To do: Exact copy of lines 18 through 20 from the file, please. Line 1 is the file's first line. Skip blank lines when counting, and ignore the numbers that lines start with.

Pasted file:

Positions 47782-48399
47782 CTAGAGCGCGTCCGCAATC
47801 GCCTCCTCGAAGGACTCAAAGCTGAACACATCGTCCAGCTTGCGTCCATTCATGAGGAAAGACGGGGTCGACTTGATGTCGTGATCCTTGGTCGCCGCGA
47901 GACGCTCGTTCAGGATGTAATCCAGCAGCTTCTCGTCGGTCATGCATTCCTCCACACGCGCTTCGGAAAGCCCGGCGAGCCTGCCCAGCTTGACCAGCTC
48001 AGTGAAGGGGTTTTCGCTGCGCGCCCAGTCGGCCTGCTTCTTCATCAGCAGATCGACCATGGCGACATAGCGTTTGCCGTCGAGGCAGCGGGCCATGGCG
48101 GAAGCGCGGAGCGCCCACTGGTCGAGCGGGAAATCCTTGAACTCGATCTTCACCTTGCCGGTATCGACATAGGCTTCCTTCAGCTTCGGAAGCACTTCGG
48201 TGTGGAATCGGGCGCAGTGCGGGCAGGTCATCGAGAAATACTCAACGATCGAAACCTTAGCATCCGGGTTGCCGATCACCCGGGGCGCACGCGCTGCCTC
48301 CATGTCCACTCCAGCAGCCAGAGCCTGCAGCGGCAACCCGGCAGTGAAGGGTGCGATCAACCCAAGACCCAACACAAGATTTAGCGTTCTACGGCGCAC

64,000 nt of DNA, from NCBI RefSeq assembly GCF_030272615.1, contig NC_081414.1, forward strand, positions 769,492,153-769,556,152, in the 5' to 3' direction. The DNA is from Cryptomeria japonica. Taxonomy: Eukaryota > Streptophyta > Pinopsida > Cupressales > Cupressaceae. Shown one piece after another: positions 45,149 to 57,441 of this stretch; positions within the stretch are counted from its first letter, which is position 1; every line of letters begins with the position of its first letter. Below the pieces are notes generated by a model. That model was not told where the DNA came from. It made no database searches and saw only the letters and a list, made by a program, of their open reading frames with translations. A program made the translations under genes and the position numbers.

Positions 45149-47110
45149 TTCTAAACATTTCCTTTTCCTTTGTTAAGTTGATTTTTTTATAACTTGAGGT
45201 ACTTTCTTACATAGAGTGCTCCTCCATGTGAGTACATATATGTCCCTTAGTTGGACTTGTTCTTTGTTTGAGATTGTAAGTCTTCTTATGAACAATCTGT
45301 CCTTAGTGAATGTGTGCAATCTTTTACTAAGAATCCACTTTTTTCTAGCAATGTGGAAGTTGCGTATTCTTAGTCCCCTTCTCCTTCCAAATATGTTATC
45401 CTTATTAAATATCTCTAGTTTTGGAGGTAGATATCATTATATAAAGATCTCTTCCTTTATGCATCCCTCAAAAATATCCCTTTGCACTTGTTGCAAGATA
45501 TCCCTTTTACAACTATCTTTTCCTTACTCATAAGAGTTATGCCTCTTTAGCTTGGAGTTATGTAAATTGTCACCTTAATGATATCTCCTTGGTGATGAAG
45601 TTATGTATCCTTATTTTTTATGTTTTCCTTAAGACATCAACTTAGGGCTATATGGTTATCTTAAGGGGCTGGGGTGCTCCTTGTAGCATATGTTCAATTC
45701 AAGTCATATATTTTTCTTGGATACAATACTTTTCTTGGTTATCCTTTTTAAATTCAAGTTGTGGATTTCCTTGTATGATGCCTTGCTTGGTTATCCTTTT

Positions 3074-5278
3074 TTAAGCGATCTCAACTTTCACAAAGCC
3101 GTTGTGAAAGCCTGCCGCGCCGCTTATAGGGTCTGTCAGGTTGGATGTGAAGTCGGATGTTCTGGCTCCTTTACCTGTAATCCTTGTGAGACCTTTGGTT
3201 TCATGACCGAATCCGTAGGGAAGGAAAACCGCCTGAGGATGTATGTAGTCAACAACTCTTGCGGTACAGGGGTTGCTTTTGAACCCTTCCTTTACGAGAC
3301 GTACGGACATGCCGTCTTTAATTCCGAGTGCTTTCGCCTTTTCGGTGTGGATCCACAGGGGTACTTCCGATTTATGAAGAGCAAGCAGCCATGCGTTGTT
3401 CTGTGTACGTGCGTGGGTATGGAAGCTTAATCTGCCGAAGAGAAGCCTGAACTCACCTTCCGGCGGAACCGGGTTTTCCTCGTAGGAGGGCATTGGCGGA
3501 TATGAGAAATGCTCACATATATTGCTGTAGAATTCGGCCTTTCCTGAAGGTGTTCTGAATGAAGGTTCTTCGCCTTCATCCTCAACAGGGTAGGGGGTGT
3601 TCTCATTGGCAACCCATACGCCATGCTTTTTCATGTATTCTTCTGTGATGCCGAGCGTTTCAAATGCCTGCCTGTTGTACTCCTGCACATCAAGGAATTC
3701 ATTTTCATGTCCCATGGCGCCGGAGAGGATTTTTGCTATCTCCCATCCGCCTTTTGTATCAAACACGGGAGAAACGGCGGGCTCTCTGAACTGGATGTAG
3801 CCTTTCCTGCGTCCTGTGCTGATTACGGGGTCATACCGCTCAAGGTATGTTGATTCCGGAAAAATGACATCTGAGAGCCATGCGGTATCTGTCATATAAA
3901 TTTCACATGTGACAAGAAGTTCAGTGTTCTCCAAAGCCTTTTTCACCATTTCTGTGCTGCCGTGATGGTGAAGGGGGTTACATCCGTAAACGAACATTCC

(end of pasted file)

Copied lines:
Positions 3074-5278
3074 TTAAGCGATCTCAACTTTCACAAAGCC
3101 GTTGTGAAAGCCTGCCGCGCCGCTTATAGGGTCTGTCAGGTTGGATGTGAAGTCGGATGTTCTGGCTCCTTTACCTGTAATCCTTGTGAGACCTTTGGTT